Blame Randall Stephenson. Ever since AT&T's CEO ran his mouth a while back about seeing softness in the consumer business due to the sagging U.S. economy, everyone's wondering how much everyone else has been affected. (See Whoa Mama Bell!)
The same analysts on each of the three U.S. incumbents' earnings calls all wanted to know, "Have you seen any softness in the business because of the current economic environment?" It may have been a question everyone wanted answers to, but it was a question no one wanted to give an answer to.
Insert the "closely evaluating the situation" response from your favorite RBOC CFO. Maybe throw in an "it's too early to tell" for good measure. As if quarterly earnings calls weren't enough of a broken record. (See Color Me Lumpy.)
Really, though, the health of wireline telecom is a question mark heading into 2008. Virtually every U.S. home is connected to some sort of telecom service, meaning the only growth potential is from new home constructions or customers upgrading to next-generation services. With the housing market screeching to a halt, and consumer spending slowing down, the pain might be more than some are willing to admit so far.
Each quarter, Light Reading publishes scorecards on the world's most influential, publicly held carriers, giving them a grade of A through F based on their financial and business performance. Our previous North American carrier scorecard is right here: Carrier Scorecard: Ma Bell Mania.
Receiving a grade of A is tough. You need to show strong growth across the board and obvious momentum for the future. The market is way too unstable to be handing out the top grade this quarter. But let's see who came the closest:
At this time last year, Verizon Communications Inc.'s broadband business was growing at a 36 percent clip. It is now half that. (If you're arithmetically impaired, that's 18 percent.)
No doubt FiOS has been a tremendous success thus far, with more than 1 million TV subscribers. (See Verizon Hits 1M FiOS TV Subs.) But a lot of Verizon's FiOS gains have come from cannibalizing its DSL business. Verizon acknowledged that it is struggling outside of FiOS and wireless by trimming its workforce by 9,000 in other parts of its business. (See You're Fired.)
We think Verizon is in the best long-term position of any of these three carriers with its fiber to the home (FTTH) network and strong wireless business. But we're focusing on the most recent quarter, and with how much money it has been spending lately on network upgrades and the shaky economy, we think the company is hurting a bit right now.
Table 1: Verizon's Q4 2007 Scorecard
|FiOS TV Subscribers
We've already mentioned Randall Stephenson's quote heard 'round the world. But before the AT&T Inc. CEO struck fear in investors, he boasted of the huge demand he was seeing for capacity upgrades. Other carriers seem to agree. (See AT&T Parties Like It's 1999 and Carriers Say Bandwidth Glut Is Gone.)
Optimism is nice, and it'll be fun to see if AT&T and others do in fact get to party like its 1999 and not 2002. So far so good, though. Ma Bell exceeded its goal of connecting 10,000 new U-verse customers per week by the end of 2007, hitting 12,000 per week. It also now says that its fiber to the node (FTTN) network is performing better than expected and has increased downstream speeds. (See AT&T Ups U-verse Downloads.)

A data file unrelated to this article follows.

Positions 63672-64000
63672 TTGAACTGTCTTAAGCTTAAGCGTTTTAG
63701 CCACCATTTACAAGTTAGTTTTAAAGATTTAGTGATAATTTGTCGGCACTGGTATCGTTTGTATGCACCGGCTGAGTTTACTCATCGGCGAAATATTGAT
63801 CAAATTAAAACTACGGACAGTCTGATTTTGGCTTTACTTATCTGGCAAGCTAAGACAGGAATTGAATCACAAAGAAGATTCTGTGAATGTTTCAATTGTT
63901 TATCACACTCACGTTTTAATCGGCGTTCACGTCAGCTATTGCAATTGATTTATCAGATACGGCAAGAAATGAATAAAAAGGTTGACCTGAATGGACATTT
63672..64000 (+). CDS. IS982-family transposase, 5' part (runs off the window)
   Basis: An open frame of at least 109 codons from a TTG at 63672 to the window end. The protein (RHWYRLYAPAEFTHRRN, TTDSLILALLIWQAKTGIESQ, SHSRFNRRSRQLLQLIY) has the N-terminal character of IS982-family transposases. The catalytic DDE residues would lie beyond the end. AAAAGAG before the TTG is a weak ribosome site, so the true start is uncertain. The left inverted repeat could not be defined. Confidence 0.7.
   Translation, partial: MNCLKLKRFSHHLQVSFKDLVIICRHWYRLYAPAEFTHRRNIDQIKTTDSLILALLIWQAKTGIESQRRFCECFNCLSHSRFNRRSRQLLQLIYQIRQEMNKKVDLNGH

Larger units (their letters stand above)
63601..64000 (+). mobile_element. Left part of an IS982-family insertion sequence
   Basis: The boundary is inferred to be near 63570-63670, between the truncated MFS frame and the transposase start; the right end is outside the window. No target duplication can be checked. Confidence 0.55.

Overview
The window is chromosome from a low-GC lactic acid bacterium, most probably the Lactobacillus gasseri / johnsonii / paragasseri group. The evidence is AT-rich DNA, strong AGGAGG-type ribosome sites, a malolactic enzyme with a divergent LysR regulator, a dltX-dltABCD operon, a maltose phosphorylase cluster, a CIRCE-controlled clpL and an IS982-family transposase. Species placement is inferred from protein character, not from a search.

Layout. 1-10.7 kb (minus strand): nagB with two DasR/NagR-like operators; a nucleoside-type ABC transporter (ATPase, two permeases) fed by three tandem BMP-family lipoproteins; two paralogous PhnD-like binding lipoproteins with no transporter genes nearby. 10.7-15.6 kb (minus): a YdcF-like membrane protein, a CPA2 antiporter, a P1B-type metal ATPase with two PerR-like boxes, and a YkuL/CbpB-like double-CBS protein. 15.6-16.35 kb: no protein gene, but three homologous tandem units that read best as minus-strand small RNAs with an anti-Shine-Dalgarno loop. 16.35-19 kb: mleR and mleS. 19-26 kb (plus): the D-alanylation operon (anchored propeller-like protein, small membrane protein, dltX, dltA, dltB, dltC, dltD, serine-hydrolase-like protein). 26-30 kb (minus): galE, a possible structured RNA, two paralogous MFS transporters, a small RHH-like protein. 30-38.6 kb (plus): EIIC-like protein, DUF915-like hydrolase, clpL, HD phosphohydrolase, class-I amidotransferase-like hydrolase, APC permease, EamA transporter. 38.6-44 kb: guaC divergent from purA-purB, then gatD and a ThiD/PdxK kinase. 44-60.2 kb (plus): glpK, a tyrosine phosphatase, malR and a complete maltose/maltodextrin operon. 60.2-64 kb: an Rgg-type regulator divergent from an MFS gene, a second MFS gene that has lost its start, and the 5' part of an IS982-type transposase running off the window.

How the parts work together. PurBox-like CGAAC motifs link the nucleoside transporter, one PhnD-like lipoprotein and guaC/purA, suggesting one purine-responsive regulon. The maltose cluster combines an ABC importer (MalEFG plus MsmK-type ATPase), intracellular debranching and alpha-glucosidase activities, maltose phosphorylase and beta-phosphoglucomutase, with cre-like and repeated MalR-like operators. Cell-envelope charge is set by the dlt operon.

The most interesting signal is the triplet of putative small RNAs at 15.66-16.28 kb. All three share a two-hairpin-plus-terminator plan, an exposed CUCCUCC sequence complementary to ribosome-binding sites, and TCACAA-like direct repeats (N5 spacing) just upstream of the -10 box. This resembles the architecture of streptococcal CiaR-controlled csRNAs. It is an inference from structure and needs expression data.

Capacity demand may be going up, but there is still concern that demand in general is on the decline. All three carriers are seeing their broadband growth slow from what it was last year. (See US Broadband Growth Slows.) Later in 2008, we'll better understand how the economy is affecting AT&T, and we'll get year-over-year comparisons on the combined AT&T and BellSouth.
Table 2: AT&T's Q4 2007 Scorecard
|DISH Network Subscribers
It'd be very interesting to know just how much money Qwest Communications International Inc. makes per month from each of its DirecTV Group Inc. and Sprint Nextel Corp. "customers." New CEO Ed Mueller describes its reseller partnerships as very successful, but it's hard to tell exactly what they're contributing to the bottom line.
Here's the good news. Qwest increased its broadband service more than AT&T or Verizon did. And while some argue that it's being too conservative with its planned FTTN expansion, the new bandwidth should help keep broadband services and revenues heading up. Besides, Qwest doesn't have the scale for an expensive fiber project, as Verizon does. No one lives in the mountain time zone except for Jeff Baumgartner.
The enterprise business also appears to be healthy, and Qwest is wisely focusing a lot of its limited resources on it. All in all, the only portion of its business not growing is the access line portion, a place where all carriers are suffering.
But Qwest is least prepared of all the carriers to offset these losses. And with its revenue forecast being flat in 2008, Qwest is just treading water, which we feel is the best scenario for it anyway. (See Qwest Stays Frugal in Q4 and Qwest Wants More Wireless.)
Table 3: Qwest's Q4 2007 Scorecard
â€” Raymond McConville, Reporter, Light Reading